By John V. Guiliana, DPM, MS
    5,660 reads | 0 comments | 09/03/08
       Many podiatric physicians are suddenly realizing the importance of their practice as a retirement asset. The sale of a practice, its value and the associated terms of the sale can either substantially supplement a retirement nest egg or be the source of retirement delaying frustration. Understanding the process of a practice transaction or sale, and having a deliberate and proactive strategy to enhance the value of the practice are likely to reduce the stress and frustration in addition to providing some supplementary retirement funds.    There are a my ... continue reading
    Here is a preoperative weightbearing lateral radiograph that shows typical Charcot changes. Note the equinus deformity with midfoot plantar prominence and severe destruction of the tarsometatarsal joint.
    By Lee C. Rogers, DPM, Nicholas J. Bevilacqua, DPM, and David G. Armstrong, DPM, PhD
    12,359 reads | 0 comments | 09/03/08
         Charcot’s arthropathy is a devastating complication of diabetes mellitus that frequently leads to permanent disability, ulceration and amputation. It is a rapidly progressive and severe form of arthritis. Researchers have equated the acute Charcot foot to a medical emergency since therapies are available that may alter its natural history.1 Unfortunately, the pathophysiology and development are poorly understood. This is frequently complicated by a delay in diagnosis until bony destruction is visible on plain radiographs. This delay often leads to worse outcome... continue reading
    Here one can see a longitudinal fray tear in a patient who had chronic ankle instability.
    By Babak Baravarian, DPM
    135,120 reads | 0 comments | 09/03/08
       In a follow-up to the last column (see “A Guide To Treating Ankle Sprains From Start To Finish, pg. 92, June issue), I would like to discuss common secondary injuries that often occur in relation to ankle injuries, especially sprains. One of the most common and often misdiagnosed secondary complications of ankle sprains is a tear or injury to the peroneal tendon(s).    Since the tendons are in such close proximity to the lateral ankle and the lateral ankle is most often injured during a sprain, there is a tendency to perceive the two painful regions as on... continue reading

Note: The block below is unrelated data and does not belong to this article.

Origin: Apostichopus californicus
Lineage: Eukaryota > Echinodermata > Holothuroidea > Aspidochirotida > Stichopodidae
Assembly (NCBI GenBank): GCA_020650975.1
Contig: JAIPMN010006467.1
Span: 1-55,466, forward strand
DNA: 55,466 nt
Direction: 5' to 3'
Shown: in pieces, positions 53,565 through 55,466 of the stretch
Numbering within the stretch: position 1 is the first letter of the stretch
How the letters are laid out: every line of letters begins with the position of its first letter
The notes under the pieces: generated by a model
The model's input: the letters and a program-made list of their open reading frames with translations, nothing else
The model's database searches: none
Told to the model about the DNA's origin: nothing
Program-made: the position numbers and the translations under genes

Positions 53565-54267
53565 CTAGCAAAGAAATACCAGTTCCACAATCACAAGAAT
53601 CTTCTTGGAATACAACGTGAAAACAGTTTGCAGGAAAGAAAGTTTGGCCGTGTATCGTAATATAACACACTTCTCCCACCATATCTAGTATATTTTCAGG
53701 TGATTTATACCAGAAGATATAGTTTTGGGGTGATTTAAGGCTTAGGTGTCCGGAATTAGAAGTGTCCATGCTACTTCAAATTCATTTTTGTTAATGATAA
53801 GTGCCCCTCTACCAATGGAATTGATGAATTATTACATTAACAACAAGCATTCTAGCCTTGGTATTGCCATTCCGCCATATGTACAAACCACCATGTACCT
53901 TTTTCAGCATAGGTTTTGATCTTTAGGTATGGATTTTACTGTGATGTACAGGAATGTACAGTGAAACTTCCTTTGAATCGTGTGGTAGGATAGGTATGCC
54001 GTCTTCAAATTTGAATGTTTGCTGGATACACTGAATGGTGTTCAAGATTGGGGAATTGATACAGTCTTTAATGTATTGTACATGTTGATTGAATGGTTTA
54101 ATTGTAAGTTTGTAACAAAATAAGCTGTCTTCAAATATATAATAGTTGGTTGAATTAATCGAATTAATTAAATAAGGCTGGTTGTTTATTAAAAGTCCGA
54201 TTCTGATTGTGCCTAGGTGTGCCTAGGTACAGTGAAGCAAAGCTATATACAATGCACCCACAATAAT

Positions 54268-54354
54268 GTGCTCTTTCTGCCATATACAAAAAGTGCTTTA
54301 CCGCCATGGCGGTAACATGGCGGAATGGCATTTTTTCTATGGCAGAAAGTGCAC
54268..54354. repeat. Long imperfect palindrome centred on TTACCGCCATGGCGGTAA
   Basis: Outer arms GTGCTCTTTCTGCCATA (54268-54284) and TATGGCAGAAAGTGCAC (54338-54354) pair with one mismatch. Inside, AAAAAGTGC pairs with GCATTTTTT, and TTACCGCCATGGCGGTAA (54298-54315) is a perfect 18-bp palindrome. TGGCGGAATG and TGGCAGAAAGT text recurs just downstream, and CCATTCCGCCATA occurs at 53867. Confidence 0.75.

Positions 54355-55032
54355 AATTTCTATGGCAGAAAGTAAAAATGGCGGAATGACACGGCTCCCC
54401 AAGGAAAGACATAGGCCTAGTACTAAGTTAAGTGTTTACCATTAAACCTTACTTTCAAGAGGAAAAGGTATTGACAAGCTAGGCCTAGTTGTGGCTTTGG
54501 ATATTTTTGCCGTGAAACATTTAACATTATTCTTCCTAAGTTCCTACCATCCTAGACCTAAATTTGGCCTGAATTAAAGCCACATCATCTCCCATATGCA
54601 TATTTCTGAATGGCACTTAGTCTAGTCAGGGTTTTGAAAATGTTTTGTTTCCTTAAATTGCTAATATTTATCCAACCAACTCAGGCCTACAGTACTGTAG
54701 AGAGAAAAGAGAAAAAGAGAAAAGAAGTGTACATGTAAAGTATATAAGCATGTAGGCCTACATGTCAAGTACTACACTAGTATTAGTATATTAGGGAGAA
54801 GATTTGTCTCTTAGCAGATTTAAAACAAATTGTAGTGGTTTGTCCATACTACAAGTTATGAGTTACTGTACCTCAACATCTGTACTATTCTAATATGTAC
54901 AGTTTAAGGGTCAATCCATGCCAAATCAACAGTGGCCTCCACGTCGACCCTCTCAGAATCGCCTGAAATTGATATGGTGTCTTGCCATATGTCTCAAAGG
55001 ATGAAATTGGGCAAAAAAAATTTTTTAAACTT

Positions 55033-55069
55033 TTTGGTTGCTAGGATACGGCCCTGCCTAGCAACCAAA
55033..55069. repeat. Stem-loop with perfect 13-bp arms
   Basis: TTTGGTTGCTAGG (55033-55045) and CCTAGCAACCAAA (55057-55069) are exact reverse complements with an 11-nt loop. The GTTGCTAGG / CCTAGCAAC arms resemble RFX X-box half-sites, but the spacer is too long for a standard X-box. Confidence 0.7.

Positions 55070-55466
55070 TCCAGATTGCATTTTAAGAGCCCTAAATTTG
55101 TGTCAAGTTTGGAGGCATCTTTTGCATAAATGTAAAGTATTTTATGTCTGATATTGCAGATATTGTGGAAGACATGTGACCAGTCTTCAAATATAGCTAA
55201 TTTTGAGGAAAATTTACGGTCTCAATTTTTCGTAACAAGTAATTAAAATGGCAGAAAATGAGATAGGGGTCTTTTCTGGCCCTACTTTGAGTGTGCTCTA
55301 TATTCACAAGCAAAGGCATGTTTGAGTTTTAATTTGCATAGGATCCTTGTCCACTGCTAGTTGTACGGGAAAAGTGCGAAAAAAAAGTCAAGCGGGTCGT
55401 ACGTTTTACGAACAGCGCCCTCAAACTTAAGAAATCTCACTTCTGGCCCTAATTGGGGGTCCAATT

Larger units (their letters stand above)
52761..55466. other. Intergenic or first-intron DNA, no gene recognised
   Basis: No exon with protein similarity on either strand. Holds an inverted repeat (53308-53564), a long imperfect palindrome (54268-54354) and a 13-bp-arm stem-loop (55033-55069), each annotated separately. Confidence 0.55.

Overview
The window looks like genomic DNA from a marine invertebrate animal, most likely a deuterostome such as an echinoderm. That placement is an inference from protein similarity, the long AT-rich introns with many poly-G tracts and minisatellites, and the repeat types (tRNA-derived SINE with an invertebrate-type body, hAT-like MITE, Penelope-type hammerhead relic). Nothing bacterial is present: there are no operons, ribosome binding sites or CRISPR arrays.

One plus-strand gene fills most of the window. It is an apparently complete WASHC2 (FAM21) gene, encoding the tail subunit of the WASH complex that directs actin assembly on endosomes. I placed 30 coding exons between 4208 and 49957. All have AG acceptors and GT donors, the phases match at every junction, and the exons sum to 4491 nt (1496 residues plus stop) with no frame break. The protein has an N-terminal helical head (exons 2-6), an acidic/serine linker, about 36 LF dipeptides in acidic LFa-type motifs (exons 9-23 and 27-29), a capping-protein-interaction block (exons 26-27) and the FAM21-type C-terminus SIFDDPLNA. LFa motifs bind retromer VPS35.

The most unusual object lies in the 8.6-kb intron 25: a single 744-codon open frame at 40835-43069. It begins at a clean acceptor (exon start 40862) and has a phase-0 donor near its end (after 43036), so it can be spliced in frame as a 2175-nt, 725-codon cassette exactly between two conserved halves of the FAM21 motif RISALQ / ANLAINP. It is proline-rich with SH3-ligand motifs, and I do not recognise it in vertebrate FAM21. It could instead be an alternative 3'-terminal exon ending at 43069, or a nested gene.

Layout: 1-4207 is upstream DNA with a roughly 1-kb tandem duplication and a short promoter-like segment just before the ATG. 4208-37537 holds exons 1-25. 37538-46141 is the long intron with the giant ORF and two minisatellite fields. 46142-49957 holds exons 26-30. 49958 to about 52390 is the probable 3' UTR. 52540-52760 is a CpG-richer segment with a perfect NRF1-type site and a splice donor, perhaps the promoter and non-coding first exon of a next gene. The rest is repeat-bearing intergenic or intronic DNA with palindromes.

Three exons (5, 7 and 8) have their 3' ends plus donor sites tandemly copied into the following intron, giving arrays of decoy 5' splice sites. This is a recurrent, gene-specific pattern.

This intraoperative photo shows a chronic wound after debridement. The surgeon has applied Integra. Paul Kim, DPM, says Integra works well in deeper wounds and decreases the overall wound depth. (Photo courtesy of Paul Kim, DPM, and John Steinberg, DPM)
    Clinical Editor: Lawrence Karlock, DPM
    12,339 reads | 0 comments | 09/03/08
    Bioengineered alternative tissues, or skin substitutes, can lead to success in patients with wounds that have not responded well to other modalities. Accordingly, our expert panelists offer a closer look at where these products fit into the wound healing armamentarium and share pertinent pearls from their clinical experience with these products. Q: What skin substitutes do you utilize in treating lower extremity wounds? A: Paul Kim, DPM, has had success using Apligraf® (Organogenesis) for more superficial chronic wounds. He cautions practitioners that it may take multipl... continue reading

    4,259 reads | 0 comments | 09/03/08
    Get Closure On Wounds A new primary wound closure product may offer your patients comfort and a good cosmetic appearance.      The Steri-Strip™ S Surgical Skin Closure can be helpful in managing low-tension lacerations and surgical incisions, according to the product’s manufacturer 3M. The company cites a recent study that demonstrated that closure of surgical wounds with the non-invasive device was two minutes shorter than with simple running sutures.      Steri-Strip is made of soft polyurethane pads and interlaced polyest... continue reading